This past week I rented a couple films.
First was Inferno with Tom Hanks as Robert Langdon. This also stars the very busy Felicity Jones (of Rogue One fame, as well as Theory of Everything). The story here is Langdon, minus the bad mullet from Davinci Code, awaking battered and bruised in a hospital bed. He knows very little and is groggy. He eventually notes he is not in Boston near Harvard but rather Florence. Then he tries to help solve and prevent a viral epidemic from another radical who sees people as a virus on the planet. There are some expected twists and turns. It is decently done. Still I can see why this didn’t get a tremendous following during the summer. I like the scenery, with Florence and Venice it makes for a nice travel log. I like seeing these places.
The second film is so memorable that I can’t even recall it. I racked my brain over this. So I will need to re-visit the video store to jog my memory.
On Netflix I did watch the WWII documentary Five Came Back about acclaimed directors (Ford, Huston, Capra etc) who enlisted and were part of the propaganda effort. Some of their films are there, like the Battle at Midway with live colour footage. The even more powerful film was the Nazi Concentration Camp film which was another documentary used at the Nuremburg Trials. Anyone who claims that the holocaust was not real should watch this film. It is heartbreaking what humans are capable of doing to one another. The War changed all of these directors and they came back and made some of their most memorable films. I also caught another BBC documentary about Hiroshima and it was interesting; interesting in the US being blamed and accused of using the weapon, but then it is revealed that the Japanese military and government kept their people away from real information. There was no surrender after the first bomb, and even when the second bomber was seen going to Nagasaki, no warnings were even issued to their own people (5 hours notice could have been given). The premise of the coverage is the US wanted to drop the bombs anyway and have guinea pigs on its effects. The reality is many thousands of US lives were saved avoiding a land invasion of a people who fought to the bitter end. Again, another good film to catch.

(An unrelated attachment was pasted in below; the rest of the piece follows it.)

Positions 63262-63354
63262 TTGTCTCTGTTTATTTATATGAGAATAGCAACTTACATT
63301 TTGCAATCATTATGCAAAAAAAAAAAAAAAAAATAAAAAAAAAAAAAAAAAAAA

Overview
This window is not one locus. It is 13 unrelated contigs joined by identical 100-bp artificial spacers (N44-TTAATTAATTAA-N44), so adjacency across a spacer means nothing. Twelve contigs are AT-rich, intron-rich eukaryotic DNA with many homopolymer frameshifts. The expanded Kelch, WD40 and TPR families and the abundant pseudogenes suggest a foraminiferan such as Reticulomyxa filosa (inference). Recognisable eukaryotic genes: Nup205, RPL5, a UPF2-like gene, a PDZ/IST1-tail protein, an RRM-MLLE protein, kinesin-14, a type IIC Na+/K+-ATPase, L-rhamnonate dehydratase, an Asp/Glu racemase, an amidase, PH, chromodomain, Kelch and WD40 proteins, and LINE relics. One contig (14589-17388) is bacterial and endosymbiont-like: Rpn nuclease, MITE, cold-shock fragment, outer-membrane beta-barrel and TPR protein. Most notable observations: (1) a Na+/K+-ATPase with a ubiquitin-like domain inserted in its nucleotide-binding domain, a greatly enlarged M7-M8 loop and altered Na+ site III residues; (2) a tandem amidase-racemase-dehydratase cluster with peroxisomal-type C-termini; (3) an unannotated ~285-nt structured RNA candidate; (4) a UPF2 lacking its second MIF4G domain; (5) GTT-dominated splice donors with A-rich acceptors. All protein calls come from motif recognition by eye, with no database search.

Painfully little in the theatres to catch these days.
[Time passes] Oh!! I remembered.
Legend of Tarzan.
I even watched the extras in this film as well. Now I know why it didn’t make that great an impression on me. In the Extras they talk about how they were taking a different tack on this classic story of the ripped man in the loin cloth. Here, they work in reverse, starting with a civilized Tarzan (Lord Greystoke) after he has been back from Africa for 8 years and already with Jane as a civilian. There is then a request for him to see about “progress” being made in the Congo, which requires his expertise. So he and Jane reluctantly go. What they find is Christoph Walz acting as a bad man, and looking for diamonds for his Belgian leader while facilitating revenge for Tarzan’s enemy in the jungle. You see, Tarzan killed this tribe leader’s brother long ago. And there you have it.
In the Extras they further explain how they didn’t fly the cast into Africa and no filming was done there. It was all done in soundstages in Britain. There are also no animals in the film that are real. They are CGI. And here is where the picture falls down. Some of the animals are very realistic (think Life of Pi’s Tiger – only as a lion) but then others, like the gorillas, are challenged. Some look somewhat real. Others less. CGI is coming a long way, but there is still more for complete realism.
Alexander Skarsgard (looking more like his father in each film, although more ripped here) plays Tarzan and the ripped muscles. No loin cloth but rather various stages of undress – fully clothes to Hulk like chinos. Then Samuel l Jackson taking on evidence of using slaves, Margot Robbie trying to be tough and independent and yet you wonder about her boldness with bad guy Walz at times (where he would be unlikely to stand for the impudence). Never mind. It was okay. CGI less so. And a movie that really didn’t need to be re-made, much like last week’s Ben Hur.